It had also been a pretty peaceful morning, too. Annabeth was grabbing breakfast to school so she hadn't left her room yet and no one had gone to fetch her. Or that had been the case until a firm knock resonated through her closed, white door just as she was grabbing her backpack.

Annabeth sighed and sat on her chair with a frown. "Yes?"

Her door opened gently, revealing her dad. Already ready for work, Frederick Chase adjusted his thick-rimmed glasses before clearing his throat. "Hey, can we talk?"

With a thudding sound, Annabeth left her green bag on the floor before crossing her arms and raising her eyebrows at her father. "I'm running late but what is it?"

Frederick pursed his lips. "Annabeth, I know what you're going to do."

"What am I doing?" Annabeth asked innocently.

"Annabeth."

Her father was quite distant, true, but he was never blunt. Having been part of student' rallies and marches when he was her age, Frederick Chase had the same rebellious streak as her daughter.

As such, Annabeth knew two emotions fought within him. Pride because Annabeth was brave to fight and make the world a place with equality and no room for injustice. And fear, because Frederick had been injured during these rallies, and he didn't want to see something like that happen to his daughter.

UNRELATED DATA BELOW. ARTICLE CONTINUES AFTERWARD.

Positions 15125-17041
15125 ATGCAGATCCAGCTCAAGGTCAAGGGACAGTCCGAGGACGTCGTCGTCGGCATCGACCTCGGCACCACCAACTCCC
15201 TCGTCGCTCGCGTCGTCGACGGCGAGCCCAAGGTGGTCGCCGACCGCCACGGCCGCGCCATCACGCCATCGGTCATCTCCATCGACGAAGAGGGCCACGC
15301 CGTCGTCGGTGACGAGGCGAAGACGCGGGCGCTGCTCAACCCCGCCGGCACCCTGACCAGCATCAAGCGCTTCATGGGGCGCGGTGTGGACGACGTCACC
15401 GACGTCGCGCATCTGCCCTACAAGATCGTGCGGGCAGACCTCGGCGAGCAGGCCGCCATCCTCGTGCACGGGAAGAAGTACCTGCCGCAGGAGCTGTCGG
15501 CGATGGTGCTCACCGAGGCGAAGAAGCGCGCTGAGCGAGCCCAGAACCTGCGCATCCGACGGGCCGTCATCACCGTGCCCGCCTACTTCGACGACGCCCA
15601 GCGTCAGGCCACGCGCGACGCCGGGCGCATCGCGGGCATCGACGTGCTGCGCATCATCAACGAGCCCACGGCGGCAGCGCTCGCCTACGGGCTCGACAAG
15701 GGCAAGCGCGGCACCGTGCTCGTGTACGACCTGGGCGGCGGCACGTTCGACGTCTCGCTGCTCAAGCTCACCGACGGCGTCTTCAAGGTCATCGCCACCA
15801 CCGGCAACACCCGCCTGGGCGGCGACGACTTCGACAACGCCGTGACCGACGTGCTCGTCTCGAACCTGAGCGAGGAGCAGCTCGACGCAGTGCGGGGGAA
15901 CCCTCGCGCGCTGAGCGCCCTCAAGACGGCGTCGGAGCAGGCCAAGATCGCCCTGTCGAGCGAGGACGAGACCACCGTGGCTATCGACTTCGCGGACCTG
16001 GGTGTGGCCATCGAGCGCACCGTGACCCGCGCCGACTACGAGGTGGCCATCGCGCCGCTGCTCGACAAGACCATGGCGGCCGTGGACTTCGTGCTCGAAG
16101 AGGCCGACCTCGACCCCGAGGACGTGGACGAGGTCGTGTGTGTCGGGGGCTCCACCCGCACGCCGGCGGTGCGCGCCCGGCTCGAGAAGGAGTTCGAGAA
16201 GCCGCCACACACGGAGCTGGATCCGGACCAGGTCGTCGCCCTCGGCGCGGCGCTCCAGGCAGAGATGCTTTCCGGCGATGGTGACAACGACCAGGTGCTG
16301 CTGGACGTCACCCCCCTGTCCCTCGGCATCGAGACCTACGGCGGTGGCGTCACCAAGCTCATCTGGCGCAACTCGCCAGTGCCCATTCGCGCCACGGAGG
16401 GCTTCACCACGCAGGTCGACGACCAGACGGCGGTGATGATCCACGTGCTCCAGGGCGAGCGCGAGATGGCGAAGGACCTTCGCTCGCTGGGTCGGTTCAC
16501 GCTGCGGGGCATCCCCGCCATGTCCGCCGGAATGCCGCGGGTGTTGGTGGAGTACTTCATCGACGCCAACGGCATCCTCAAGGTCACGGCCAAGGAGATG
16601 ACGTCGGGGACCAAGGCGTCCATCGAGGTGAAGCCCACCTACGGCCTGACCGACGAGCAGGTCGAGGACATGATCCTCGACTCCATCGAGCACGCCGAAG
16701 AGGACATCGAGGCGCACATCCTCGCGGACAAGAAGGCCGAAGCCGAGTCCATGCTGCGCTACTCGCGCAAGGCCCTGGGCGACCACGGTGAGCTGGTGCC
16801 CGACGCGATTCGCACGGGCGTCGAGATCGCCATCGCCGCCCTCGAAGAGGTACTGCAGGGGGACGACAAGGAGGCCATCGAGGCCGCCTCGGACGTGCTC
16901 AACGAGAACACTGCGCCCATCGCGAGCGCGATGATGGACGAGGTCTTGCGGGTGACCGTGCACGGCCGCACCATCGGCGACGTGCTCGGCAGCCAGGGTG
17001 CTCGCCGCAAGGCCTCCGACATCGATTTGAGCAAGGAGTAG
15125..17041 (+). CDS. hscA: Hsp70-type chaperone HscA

Because those two emotions had been caught in a vicious fight within him, Frederick had never really voiced his concerns. Now that he was, Annabeth knew for a fact he was being serious.

So, she stood, and smiled with as much confidence as she could muster. "Dad, please. You don't need to worry. I'm not alone, and we take care of one another while marching. You know that."

"Of course I need to worry." Frederick scoffed harshly. "I'm your father and I can't watch my little girl get into a fight with the police without saying something!"

"Dad, you know why we do this." Annabeth tried again, though this time her voice hardened with determination. "You know the resources at school are running low. Sure, the private schools aren't struggling ever since the government cut off the education' budget but we are! We deserve the same education everyone else has! C'mon dad, you were student class president too! You also fought for our rights when you were my age!"

"But I grew up, Annabeth, that's the difference!" Frederick yelled, sighing when Annabeth widened her eyes fearfully. "Look, I know things between us aren't completely smooth but you need to believe me when I say I know better than you."